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Sodomy and Civil Rights

 

David R. Weiss, November 7, 2008

 

This country has a sodomy problem. And until we have the wisdom and the courage to be honest about what that means we're not going to resolve the question of civil rights for homosexuals. We need to be clear about why sodomy is such a threat to the common good of civil society, why it undermines the family, and why it is such an evil when afoot in faith communities. It's not going to be easy. But it needs to be done.

 

The word "sodomy" comes from a biblical text (Genesis 19) where the ancient city of Sodom is marked out for divine destruction because its evil ways so angered God. Sodomy names those who act like the inhabitants of Sodom.

 

 

Fine. But listen carefully... )

 

 

So let's be clear: the desire to close off the protections afforded by marriage to persons living in committed same-sex relationships (and to their children) is itself an act of sodomy and it has no place in civil society or in communities of faith.

 

Further, when African-Americans and Hispanics vote in large numbers alongside conservative white Christians to ban same-sex marriage they ally themselves with the same strand of Christianity that in the past quoted other biblical texts just as effectively to justify genocidal policies toward Native Americans, xenophobic laws toward immigrants, and abominations like slavery, Jim Crow, and apartheid.

 

So, yes, this country has a sodomy problem. But so long as we think it has anything to do with gay sex we've missed the point of God's outrage. Sodomy happens when any group uses their majority or their power to abuse and marginalize another group. That's what happened in California, Arizona, Florida, and Arkansas on November 4. And it's time for us, as citizens and as Christians, to stop acting like the inhabitants of Sodom.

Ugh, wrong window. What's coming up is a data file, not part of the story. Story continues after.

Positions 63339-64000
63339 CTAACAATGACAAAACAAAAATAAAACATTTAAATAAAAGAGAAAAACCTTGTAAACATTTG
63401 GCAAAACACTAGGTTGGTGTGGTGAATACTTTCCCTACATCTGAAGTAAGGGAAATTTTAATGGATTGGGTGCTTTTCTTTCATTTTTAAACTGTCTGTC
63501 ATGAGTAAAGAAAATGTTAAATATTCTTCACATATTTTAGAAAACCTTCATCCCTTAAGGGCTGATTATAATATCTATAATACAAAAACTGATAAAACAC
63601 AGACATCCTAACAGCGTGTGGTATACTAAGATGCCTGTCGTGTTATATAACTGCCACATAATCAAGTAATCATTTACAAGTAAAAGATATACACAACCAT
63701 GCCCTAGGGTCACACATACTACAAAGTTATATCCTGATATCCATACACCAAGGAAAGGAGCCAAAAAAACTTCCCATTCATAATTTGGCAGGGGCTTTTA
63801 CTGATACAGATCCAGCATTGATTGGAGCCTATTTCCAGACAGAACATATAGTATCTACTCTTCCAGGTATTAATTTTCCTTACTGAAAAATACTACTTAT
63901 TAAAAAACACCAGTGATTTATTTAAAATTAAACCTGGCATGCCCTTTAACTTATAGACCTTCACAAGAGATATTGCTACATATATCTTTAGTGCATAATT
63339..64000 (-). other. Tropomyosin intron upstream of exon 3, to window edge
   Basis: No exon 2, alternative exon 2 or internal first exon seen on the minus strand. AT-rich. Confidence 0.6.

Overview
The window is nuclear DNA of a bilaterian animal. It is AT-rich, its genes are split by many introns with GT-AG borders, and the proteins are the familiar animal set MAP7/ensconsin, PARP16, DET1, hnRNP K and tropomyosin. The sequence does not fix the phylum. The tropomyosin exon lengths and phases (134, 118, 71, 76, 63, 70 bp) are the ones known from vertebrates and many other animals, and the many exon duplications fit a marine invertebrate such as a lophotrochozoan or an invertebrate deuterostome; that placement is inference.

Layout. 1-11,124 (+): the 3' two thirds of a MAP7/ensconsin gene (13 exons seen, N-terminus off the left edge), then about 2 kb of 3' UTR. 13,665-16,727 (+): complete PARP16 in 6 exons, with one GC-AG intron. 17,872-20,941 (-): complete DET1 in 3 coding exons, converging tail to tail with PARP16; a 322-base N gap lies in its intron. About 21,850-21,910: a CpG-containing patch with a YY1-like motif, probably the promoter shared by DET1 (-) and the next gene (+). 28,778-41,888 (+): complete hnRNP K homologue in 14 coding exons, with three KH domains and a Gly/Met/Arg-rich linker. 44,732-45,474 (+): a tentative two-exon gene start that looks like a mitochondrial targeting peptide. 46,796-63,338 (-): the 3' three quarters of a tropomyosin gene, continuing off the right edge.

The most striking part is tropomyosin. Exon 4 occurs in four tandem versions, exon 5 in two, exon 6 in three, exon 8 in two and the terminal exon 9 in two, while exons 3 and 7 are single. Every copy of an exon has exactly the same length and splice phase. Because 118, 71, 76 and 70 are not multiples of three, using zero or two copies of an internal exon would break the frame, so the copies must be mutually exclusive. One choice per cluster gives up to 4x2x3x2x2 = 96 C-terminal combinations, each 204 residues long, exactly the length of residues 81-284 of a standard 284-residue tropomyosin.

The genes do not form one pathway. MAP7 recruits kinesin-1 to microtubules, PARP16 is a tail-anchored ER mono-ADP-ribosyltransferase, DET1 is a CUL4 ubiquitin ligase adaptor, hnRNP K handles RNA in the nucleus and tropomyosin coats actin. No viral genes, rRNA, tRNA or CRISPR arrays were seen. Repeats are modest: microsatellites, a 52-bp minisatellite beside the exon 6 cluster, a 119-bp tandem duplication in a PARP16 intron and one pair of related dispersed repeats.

David Weiss

 

David Weiss is a theologian and author of To the Tune of a Welcoming God (2008). He lives with his wife and children in St. Paul, MN.
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The Church issued the following statement today:

It is disturbing that The Church of Jesus Christ of Latter-day Saints is being singled out for speaking up as part of its democratic right in a free election.

Members of the Church in California and millions of others from every faith, ethnicity and political affiliation who voted for Proposition 8 exercised the most sacrosanct and individual rights in the United States — that of free expression and voting.

While those who disagree with our position on Proposition 8 have the right to make their feelings known, it is wrong to target the Church and its sacred places of worship for being part of the democratic process.

Once again, we call on those involved in the debate over same-sex marriage to act in a spirit of mutual respect and civility towards each other. No one on either side of the question should be vilified, harassed or subject to erroneous information.

Let me get this straight. It is "wrong" for protestors to make Church worship places part of the democratic process. These would be the buildings owned by the Church, the buildings which host those who fund the Church, the buildings which serve as symbols of bigotry enacted into law. But it is not "wrong" for the "Church" to pay for the removal of the right for loving couples to marry? Does a protest at a Temple make the matter too personal for Church members? Does the Church now say this should be the most civil and depersonalized of public discourse? I've never really had reason to agitate against this Church, but it has now bought itself and its membership a front row seat on the wrong side of this civil rights battle. It cannot claim to be innocent.



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